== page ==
Let’s face it: in this day and age, a vehicle is more than just a means of transportation—it’s an investment, and a substantial one at that. From the price of engine repair and body work to ongoing fuel and insurance costs, owning a vehicle constitutes a major financial obligation, which is all the more reason to be proactive about maintenance. With this in mind, we asked five Diamond Certified Expert Contributors to weigh in on key areas where maintenance matters most.
1. Engine fluids – Lyde Waitley, owner of Olsen’s Automotive Repair
To maintain ongoing functionality of the engine and other components, a vehicle requires numerous fluids, including engine oil, coolant and transmission fluid. What’s more, when these fluids run dry, it can result in everything from premature wear to catastrophic damage. Checking fluid levels on a consistent basis and having them routinely changed and replenished will go a long way toward keeping your vehicle running optimally.
2. Brakes – Cliff Do, owner of A1 Performance Auto Repair
Many modern cars feature brake pad wear sensors, but if your vehicle isn’t equipped with such a warning device, you need to have your brakes inspected annually. Operational indicators of worn brakes include increased vehicle stopping time and a metallic squeaking noise when the brake pedal is applied. In addition to safety concerns, ignoring these warning signs can result in the need for more extensive—and more expensive—repairs.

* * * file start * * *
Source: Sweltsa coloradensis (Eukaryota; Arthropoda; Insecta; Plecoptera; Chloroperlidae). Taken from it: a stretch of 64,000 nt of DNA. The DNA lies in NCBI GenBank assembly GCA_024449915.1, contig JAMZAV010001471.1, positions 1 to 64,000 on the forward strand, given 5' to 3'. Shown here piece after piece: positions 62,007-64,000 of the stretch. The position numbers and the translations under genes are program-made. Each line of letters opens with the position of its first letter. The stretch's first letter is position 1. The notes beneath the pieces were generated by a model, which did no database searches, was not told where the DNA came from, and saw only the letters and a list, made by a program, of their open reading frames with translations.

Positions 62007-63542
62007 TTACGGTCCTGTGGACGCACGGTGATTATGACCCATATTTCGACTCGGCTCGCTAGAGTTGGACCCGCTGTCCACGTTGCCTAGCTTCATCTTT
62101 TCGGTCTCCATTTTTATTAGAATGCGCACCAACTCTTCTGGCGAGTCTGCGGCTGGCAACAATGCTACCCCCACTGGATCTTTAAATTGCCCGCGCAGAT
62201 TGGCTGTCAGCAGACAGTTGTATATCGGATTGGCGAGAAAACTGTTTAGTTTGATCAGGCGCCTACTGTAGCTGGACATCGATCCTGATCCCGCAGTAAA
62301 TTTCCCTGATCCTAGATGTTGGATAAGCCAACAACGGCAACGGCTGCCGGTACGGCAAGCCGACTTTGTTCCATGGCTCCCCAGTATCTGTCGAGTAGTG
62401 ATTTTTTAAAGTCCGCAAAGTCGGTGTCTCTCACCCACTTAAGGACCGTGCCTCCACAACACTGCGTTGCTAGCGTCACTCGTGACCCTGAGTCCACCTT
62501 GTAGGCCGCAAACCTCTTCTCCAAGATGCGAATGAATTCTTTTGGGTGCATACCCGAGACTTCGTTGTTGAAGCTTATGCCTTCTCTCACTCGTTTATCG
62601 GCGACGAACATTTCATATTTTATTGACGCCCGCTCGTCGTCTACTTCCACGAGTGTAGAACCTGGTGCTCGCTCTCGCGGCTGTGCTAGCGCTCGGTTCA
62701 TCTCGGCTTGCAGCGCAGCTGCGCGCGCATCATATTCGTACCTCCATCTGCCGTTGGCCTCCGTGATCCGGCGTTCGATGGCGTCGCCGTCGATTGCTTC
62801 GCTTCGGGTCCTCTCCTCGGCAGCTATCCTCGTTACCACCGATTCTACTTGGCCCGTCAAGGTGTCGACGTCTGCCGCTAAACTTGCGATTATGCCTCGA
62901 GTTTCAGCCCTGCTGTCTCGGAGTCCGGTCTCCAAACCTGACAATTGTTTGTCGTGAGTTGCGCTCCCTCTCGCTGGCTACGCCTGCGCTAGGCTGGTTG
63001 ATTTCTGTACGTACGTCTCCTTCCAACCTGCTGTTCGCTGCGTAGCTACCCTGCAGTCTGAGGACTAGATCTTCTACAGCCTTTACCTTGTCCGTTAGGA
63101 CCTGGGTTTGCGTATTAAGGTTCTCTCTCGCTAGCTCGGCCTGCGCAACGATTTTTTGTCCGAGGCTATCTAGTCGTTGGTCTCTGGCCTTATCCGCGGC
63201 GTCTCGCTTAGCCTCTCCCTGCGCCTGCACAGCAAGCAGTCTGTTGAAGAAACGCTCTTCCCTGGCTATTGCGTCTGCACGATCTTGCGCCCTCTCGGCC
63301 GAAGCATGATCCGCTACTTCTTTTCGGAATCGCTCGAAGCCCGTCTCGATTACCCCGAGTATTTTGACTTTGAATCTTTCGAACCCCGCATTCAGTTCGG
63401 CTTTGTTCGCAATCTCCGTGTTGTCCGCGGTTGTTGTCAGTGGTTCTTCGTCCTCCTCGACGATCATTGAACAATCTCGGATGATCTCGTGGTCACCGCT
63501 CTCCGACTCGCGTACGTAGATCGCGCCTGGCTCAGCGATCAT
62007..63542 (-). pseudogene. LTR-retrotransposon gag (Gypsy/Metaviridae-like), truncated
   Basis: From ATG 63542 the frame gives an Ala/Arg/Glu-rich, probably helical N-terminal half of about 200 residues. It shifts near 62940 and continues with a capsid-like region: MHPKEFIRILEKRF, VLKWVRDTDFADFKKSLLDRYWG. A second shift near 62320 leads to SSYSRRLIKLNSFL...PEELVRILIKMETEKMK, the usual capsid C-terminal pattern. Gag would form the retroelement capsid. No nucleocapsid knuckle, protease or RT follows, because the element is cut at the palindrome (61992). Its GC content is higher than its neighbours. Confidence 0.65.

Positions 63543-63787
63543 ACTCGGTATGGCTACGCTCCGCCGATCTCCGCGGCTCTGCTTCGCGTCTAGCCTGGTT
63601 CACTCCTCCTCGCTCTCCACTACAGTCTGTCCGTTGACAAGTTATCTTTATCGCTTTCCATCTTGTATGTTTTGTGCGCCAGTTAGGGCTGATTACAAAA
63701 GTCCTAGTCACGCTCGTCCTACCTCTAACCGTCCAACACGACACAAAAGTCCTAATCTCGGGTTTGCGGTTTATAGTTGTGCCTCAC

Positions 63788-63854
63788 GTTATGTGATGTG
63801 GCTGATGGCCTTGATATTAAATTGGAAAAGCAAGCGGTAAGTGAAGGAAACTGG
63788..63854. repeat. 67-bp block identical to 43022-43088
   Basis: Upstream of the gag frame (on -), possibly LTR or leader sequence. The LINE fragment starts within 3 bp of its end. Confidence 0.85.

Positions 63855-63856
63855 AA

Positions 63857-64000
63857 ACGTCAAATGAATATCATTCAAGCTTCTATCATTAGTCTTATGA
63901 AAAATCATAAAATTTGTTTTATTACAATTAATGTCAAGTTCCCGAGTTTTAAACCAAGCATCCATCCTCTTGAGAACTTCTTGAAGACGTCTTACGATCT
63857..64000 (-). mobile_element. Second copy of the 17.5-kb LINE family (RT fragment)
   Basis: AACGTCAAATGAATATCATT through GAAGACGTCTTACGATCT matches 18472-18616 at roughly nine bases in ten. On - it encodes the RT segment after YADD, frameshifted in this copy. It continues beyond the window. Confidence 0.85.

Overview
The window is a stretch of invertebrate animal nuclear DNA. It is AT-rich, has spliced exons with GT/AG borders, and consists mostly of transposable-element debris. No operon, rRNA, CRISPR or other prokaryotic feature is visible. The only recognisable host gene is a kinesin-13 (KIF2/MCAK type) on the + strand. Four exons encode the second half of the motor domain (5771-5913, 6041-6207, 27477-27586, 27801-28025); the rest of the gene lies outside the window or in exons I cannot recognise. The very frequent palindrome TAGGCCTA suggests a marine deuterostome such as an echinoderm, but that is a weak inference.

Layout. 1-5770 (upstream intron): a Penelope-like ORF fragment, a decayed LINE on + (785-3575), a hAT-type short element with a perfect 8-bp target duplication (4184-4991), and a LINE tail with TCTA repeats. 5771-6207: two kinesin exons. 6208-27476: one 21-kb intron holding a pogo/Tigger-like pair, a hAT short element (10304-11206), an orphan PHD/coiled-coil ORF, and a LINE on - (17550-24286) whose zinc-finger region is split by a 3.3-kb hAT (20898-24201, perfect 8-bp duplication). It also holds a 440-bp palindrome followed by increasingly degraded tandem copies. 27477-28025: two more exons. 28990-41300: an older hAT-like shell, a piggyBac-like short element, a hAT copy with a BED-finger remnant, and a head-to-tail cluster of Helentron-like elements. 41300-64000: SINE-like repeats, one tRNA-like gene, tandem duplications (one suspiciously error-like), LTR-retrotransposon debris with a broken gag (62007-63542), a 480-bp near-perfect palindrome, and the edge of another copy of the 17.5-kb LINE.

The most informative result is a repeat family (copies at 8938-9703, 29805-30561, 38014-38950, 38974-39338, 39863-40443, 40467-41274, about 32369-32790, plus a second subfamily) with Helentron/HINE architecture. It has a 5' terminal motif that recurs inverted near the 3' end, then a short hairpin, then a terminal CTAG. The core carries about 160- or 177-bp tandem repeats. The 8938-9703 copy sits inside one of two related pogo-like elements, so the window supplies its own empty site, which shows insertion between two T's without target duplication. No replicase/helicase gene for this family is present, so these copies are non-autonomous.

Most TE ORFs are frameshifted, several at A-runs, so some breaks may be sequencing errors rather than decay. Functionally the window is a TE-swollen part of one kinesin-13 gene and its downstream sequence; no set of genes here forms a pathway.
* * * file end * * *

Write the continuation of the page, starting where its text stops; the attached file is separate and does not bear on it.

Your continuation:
3. Tires – Walee Gon, president of Faxon Garage
Keeping your vehicle’s tires properly inflated delivers several benefits, from improving fuel economy to ensuring safety on the road. Tire pressure is prone to fluctuate, so you should monitor it on a frequent basis. It’s also important to promptly replace tires that have become worn out, particularly in winter when their wet weather traction can be compromised.
4. Shocks – John Vanek, manager of Orinda Motors, Inc.
In addition to diminishing vehicle performance, worn shocks can lead to uneven tire wear and require components like brakes to work harder. An easy way to assess the functionality of your shocks is to check your ride control: if your vehicle rides rough, with a lot of body roll, sway and bouncing, it’s likely time for new shocks. Additionally, since shocks have an average lifespan of 50,000 miles, if your car has anywhere near 100,000 miles and you’ve never replaced them, you’re probably past due.
5. Scheduled maintenance – Javier Magallanes, manager of Magallanes Automotive
One of the most important things you can do to ensure the ongoing health of your vehicle is to adhere to its manufacturer-recommended maintenance schedule. Outlined in the owner’s manual, a vehicle’s maintenance schedule ensures vital services occur at predetermined milestones. For example, with most vehicles, the 90,000-mile service calls for replacement of the engine timing belt, which is a crucial component of operation. When combined with the aforementioned maintenance aspects, keeping up on your vehicle’s maintenance schedule will maximize both performance and longevity.